I am trying to do CSRF vulnerability analysis for my website. My website uses an anti-CSRF-token which is sent by the server to the client with the session cookie and then Javascript in the client scrapes it out of the cookie and attaches it as a separate XSRF-TOKEN header to send back to the server.

I tried CSRF attacks on an XSS vulnerable form on my website from BurpSuite by generating CSRF PoC after intercepting the request, saving it in an html file and opening that file in a new tab with an active session in another tab. I found that the browser is not able to send the XSRF token automatically but it does for all the cookies and other headers.

I want to know if it is possible to create a new or manipulate the existing XSRF-TOKEN header from the client side using a script and send it with the request. Or if there is any other way to forcefully send the XSRF-TOKEN header or any other way to carry out the CSRF attack?? As of now, the only vulnerability I know of is that I am able to open my website in an iframe from other domain.

  • When you are able to poke around on the session cookie with JS, you're not sending the cookie HttpOnly which is a bad thing IIRC. And when you're vulnerable to XSS, CSRF protection will fail anyways owasp.org/index.php/…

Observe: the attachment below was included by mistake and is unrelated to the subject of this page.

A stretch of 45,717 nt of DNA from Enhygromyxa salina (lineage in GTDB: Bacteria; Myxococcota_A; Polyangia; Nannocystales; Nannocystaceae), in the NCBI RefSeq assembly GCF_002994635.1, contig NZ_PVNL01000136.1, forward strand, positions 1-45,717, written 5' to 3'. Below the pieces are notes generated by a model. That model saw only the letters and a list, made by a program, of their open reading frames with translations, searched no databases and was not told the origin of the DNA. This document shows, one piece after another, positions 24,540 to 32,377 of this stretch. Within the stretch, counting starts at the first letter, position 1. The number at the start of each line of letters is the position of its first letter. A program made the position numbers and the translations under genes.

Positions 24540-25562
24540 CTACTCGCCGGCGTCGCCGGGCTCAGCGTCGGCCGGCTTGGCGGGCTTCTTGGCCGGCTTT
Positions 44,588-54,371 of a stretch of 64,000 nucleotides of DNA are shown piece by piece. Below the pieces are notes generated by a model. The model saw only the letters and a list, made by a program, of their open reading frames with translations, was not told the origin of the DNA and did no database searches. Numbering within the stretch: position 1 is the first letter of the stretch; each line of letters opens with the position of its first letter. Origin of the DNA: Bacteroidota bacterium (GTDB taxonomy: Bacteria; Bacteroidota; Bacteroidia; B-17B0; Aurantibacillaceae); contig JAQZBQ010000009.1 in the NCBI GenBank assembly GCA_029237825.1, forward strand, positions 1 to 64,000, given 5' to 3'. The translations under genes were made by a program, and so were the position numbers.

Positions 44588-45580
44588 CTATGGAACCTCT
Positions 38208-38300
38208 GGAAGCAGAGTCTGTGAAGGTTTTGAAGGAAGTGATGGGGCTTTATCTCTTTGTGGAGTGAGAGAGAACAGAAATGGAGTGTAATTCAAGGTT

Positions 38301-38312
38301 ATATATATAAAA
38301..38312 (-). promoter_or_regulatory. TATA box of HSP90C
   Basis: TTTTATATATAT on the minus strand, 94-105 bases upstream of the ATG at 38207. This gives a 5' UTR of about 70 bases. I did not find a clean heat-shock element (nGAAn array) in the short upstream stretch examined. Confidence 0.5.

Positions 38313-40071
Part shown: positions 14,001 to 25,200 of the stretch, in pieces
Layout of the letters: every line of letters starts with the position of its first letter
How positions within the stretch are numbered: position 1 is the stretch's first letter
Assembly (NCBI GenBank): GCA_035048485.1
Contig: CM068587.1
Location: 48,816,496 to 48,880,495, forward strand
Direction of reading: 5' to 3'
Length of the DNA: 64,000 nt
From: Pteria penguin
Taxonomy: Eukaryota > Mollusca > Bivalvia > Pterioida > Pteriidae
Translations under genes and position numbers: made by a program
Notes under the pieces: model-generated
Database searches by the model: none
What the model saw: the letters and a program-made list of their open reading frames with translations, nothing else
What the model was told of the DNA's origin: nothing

– eckes
    Sep 18, 2015 at 13:36

2 Answers 2


JavaScript from another domain cannot manipulate or read content from your domain, even in an IFrame, due to the Same Origin Policy. Therefore the attack scenario you describe is not a risk as this is not a vulnerability.

Bear in mind that Double Submit Cookies has other vulnerabilities. See this answer.

A way of circumventing CSRF protections is for an attacker to use Clickjacking instead. To prevent this make sure that your site cannot be framed using the X-FRAME-OPTIONS header and Content Security Policy's frame ancestors directive.

  • say, you hijack one of the domain and have it's control for example.org via sub-domain hijacking AKA red october attack; an attacker here could then host his JS and redirect traffic from it's main domain to his sub-domain and hence manipulate content. No? Oct 22, 2015 at 10:13
  • If they can get victims to visit their subdomain, then yes (as described in the linked post). Oct 22, 2015 at 10:17

Your last sentence is not about CSRF, but is about Click Jacking, these are not related.

The only thing I can think of to modify the XSRF-TOKEN header as an attacker is when you are vulnerable to HTTP Parameter Pollution.

To get a better understanding of your anti CSRF implementation, it would be better if you describe how the cookie and the header are checked.

I've seen implementations that only check if the cookie value is equal to the header value, which in my opinion is not correct as the server should check its value and not just compare the two.

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